If you like listening instead of reading, here is another great source of podcasts that can help you learn to use the scientific method (Brian Dunning- SKEPTOID:
http://skeptoid.com/episodes/4034
Back to the CBC broadcast: in it “we witness a Vancouver group of skeptics taking part in a group overdose of homeopathic remedies. Perhaps most disturbing we learn that some homeopaths are treating cancer patients with homeopathic remedies. A leading cancer specialist says there is no role for homeopathy in the treatment of cancer, that it is a "scam that is not evidence-based."
The reaction to the CBC story, as is often the case, was complaints from those who support homeopathy, one person actually filed a complaint with the CBC Ombudsman, Kirk LaPointe. He has now ruled on that complaint, and you can find his report at The Office of the Ombudsman website
Here is part of the Ombudsman’s answer: “Homeopathy, from the Greek words homeo (similar) and pathos (illness or disease), is a form of medicine in which practitioners treat patients using highly diluted preparations of substances associated with ailments. It abides a belief that the body’s own healing systems can be stimulated by these ultra-dilute substances. It furthers the view that the human soul perceives the presence of these minute substances, even when there are practically no atoms of them detectable, and that the remedy stimulates defense. This belief is commonly referred to as the “like cures like” Principle of Similars. It defies principles of allopathic medicines. Homeopathy also subscribes to the view that water has a form of memory. The online resource, Wikipedia.org, concludes: “The collective weight of scientific evidence has found homeopathy to be no more effective than a placebo,” an inert treatment that simulates a  medical intervention and can generate a perceived or real patient improvement. The most recent significant study of homeopathy came from a 2009 British Commons committee following months of testimony. The committee considered the ultra-dilution notion “scientifically implausible” and that systematic reviews and analyses “conclusively demonstrate that homeopathic products perform no better than placebos.”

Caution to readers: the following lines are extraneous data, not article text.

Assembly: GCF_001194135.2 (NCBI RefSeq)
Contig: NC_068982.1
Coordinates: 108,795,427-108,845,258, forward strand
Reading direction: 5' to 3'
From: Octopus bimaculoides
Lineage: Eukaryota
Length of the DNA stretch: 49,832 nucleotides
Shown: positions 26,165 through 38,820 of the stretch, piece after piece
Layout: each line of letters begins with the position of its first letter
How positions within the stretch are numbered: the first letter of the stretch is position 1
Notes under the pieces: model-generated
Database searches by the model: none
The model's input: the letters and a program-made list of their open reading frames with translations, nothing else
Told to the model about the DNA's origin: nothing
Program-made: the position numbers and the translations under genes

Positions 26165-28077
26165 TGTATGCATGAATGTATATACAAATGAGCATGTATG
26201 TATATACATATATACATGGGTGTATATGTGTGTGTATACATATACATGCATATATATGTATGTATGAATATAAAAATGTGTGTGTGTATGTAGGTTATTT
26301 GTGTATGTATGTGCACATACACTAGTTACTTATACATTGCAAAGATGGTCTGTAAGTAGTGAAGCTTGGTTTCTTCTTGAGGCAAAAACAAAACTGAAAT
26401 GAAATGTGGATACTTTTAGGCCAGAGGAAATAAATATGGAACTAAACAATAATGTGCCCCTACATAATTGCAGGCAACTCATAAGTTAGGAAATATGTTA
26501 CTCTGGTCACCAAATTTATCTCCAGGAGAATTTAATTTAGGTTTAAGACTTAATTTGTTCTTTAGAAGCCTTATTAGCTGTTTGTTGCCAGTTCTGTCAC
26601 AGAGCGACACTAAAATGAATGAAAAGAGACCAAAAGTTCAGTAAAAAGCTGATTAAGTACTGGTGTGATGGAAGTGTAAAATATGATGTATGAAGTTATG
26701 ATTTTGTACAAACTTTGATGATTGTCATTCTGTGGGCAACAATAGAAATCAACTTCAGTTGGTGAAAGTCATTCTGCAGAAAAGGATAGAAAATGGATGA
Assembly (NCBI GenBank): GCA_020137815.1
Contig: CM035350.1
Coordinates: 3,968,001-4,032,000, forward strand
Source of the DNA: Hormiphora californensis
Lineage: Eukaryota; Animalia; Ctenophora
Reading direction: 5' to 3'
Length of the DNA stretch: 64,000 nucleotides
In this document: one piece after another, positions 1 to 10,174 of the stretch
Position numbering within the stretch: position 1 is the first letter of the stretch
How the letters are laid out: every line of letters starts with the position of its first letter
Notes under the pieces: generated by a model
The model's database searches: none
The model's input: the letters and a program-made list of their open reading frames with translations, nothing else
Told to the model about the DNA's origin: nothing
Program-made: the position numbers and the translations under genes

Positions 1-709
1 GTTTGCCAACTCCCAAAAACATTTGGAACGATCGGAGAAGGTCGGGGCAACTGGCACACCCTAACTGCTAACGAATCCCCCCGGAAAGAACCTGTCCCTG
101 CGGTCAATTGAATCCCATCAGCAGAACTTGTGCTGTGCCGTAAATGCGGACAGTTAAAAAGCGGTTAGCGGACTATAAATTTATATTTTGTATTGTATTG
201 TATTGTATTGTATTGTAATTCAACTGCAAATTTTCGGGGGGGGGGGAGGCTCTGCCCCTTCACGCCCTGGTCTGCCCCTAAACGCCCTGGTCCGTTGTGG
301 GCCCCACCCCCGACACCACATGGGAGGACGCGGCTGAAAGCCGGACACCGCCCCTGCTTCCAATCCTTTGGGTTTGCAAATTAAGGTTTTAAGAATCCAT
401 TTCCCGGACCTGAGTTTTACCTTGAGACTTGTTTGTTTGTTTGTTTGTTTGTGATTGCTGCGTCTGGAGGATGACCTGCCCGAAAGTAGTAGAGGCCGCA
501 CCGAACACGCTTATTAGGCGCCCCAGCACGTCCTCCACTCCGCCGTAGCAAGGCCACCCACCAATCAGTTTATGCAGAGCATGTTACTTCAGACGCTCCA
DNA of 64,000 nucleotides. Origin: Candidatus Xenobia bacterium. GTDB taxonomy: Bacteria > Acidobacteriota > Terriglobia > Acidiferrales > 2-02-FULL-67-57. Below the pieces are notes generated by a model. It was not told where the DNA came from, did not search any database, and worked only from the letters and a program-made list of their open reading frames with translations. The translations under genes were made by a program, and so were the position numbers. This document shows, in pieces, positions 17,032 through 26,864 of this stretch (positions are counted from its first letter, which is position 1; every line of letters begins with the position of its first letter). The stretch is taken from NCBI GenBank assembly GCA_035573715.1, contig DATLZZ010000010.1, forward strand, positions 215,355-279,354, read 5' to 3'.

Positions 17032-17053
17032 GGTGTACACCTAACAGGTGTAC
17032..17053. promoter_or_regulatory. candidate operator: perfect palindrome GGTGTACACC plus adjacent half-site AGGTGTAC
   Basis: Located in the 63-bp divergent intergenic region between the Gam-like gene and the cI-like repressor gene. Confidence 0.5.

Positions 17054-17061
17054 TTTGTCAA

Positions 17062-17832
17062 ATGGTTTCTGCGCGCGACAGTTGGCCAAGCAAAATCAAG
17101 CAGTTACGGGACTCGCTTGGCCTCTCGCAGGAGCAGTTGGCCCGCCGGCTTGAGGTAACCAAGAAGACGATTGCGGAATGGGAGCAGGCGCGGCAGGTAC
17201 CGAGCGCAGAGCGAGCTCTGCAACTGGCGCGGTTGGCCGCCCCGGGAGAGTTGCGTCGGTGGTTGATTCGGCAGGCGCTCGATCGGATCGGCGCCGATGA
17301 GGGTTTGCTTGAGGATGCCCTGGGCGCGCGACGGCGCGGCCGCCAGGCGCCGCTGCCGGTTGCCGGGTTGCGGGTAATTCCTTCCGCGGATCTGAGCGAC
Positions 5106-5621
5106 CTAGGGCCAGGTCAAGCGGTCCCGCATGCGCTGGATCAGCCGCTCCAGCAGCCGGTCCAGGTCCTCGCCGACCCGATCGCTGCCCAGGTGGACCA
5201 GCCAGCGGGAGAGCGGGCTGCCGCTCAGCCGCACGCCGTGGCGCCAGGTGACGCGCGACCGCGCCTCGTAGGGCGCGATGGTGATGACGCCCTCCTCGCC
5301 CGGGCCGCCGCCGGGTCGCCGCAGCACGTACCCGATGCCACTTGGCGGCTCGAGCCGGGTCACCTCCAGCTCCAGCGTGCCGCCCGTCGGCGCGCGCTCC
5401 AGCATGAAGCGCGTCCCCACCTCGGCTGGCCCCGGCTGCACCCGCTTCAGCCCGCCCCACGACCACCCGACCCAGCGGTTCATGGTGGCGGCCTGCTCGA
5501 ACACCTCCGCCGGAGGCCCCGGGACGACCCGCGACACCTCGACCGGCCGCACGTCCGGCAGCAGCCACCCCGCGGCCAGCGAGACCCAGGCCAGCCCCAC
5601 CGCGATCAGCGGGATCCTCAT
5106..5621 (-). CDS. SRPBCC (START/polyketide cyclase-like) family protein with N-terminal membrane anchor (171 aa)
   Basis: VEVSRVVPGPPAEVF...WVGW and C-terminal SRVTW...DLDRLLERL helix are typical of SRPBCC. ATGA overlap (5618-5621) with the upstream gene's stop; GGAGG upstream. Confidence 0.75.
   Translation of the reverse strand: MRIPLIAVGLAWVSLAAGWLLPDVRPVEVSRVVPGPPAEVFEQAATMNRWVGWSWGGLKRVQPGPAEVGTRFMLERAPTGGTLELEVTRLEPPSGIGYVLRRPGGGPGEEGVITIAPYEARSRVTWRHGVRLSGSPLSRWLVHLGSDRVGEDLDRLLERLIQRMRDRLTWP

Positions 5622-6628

It is pretty common practice for those selling homeopathic cures to try to silence their opponents. As to why? I don’t know.  They seem to control the internet. Just do a search for treatment for ADHD, autism, Aspergers and other serious childhood or adult disorders and you are going to be overwhelmed by pages supporting homeopathy and other alternative medicines, and usually selling them.  MY suggestion is: Have an open mind, but as they say, not so open your brain falls out! Openness doesn’t mean ignoring or inventing facts.

Kids do well if they can: Dealing with angry, aggressive and explosive kids